Re: 2.0, 2.2, 2.4, 2.5: fsync buffer race

From: Andrew Morton (
Date: Mon Feb 10 2003 - 16:44:34 EST

Andrea Arcangeli <> wrote:
> On Mon, Feb 10, 2003 at 12:40:00PM -0800, Andrew Morton wrote:
> > void sync_dirty_buffer(struct buffer_head *bh)
> > {
> > lock_buffer(bh);
> > if (test_clear_buffer_dirty(bh)) {
> > get_bh(bh);
> > bh->b_end_io = end_buffer_io_sync;
> > submit_bh(WRITE, bh);
> > } else {
> > unlock_buffer(bh);
> > }
> > }
> If you we don't take the lock around the mark_dirty_buffer as Linus
> suggested (to avoid serializing in the non-sync case), why don't you
> simply add lock_buffer() to ll_rw_block() as we suggested originally

That is undesirable for READA.

> and
> you #define sync_dirty_buffer as ll_rw_block+wait_on_buffer if you
> really want to make the cleanup?

Linux 2.4 tends to contain costly confusion between writeout for memory
cleansing and writeout for data integrity.

In 2.5 I have been trying to make it very clear and explicit that these are
fundamentally different things.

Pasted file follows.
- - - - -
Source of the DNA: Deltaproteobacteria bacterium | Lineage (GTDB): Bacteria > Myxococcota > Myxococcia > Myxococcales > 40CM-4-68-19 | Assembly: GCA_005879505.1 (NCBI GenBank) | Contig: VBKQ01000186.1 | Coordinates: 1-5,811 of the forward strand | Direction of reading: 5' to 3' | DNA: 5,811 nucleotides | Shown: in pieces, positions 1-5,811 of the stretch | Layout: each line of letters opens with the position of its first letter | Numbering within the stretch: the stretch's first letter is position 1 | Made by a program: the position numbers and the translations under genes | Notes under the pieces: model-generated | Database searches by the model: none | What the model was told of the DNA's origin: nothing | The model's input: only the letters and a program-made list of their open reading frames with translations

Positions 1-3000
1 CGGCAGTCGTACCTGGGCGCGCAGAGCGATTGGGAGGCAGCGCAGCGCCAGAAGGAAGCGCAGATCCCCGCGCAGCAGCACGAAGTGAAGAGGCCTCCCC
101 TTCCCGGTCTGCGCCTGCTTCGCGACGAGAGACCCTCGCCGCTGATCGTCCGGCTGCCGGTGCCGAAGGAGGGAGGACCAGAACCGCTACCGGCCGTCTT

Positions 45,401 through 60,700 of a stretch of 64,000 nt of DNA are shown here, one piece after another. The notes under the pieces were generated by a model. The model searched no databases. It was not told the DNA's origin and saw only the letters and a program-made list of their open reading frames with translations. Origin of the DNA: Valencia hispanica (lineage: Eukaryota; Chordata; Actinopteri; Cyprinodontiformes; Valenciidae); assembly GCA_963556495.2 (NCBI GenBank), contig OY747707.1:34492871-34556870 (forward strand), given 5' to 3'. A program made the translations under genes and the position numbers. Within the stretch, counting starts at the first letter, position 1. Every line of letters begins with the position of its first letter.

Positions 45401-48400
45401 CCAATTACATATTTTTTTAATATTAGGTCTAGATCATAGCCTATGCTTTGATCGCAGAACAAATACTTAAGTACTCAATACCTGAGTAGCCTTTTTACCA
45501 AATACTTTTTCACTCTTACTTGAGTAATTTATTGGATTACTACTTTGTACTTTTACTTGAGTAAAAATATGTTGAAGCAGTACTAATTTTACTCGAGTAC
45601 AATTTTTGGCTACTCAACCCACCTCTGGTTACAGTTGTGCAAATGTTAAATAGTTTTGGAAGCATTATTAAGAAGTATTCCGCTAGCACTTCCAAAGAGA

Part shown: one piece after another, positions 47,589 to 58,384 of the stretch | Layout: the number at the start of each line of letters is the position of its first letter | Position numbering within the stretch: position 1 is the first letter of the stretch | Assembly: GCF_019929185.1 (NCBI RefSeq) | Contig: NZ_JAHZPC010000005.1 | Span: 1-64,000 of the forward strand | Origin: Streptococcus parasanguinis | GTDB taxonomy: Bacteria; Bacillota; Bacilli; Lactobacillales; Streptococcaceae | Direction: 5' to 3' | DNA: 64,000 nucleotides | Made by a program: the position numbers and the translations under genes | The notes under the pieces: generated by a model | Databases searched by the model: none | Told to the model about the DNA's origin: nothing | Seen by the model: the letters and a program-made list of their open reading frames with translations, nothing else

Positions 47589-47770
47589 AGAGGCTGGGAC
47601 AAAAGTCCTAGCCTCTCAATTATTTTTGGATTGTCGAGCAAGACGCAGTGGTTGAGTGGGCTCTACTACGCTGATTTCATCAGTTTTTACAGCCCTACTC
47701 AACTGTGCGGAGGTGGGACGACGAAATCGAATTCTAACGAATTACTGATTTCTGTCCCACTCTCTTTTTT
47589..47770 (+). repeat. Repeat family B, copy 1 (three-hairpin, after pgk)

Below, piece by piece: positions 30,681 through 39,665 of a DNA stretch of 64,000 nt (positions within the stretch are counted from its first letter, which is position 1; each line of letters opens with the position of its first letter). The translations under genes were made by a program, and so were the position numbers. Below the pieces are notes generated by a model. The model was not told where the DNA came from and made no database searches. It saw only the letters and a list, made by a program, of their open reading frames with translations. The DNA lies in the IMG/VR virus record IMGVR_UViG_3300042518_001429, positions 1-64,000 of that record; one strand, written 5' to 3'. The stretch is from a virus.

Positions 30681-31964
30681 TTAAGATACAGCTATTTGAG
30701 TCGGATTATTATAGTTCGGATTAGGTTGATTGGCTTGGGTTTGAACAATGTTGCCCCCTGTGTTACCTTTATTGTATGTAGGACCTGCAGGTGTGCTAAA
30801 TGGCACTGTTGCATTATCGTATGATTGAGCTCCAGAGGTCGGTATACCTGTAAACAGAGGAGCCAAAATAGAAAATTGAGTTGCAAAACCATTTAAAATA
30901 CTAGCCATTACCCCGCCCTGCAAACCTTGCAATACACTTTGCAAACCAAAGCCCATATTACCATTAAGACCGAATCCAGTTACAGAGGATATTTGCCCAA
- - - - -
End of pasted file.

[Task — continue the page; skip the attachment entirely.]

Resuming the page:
> ...
> Especially in 2.4 I wouldn't like to make the below change that is
> 100% equivalent to a one liner patch that just adds lock_buffer()
> instead of the test-and-set-bit (for reads I see no problems either).

That'd probably be OK, with a dont-do-that for READA.

> BTW, Linus's way that suggests the lock around the data modifications
> (unconditionally), would also enforce metadata coherency so it would
> provide an additional coherency guarantee (but it's not directly related
> to this problem and it may be overkill). Normally we always allow
> in-core modifications of the buffer during write-IO to disk (also for
> the data in pagecache). Only the journal commits must be very careful in
> avoiding that (like applications must be careful to run fsync and not to
> overwrite the data during the fsync). So normally taking the lock around
> the in-core modification and mark_buffer_dirty, would be overkill IMHO.

Yup. Except for a non-uptodate buffer. If software is bringing a
non-uptodate buffer uptodate by hand it should generally be locked, else a
concurrent read may stomp on the changes. There are few places where this

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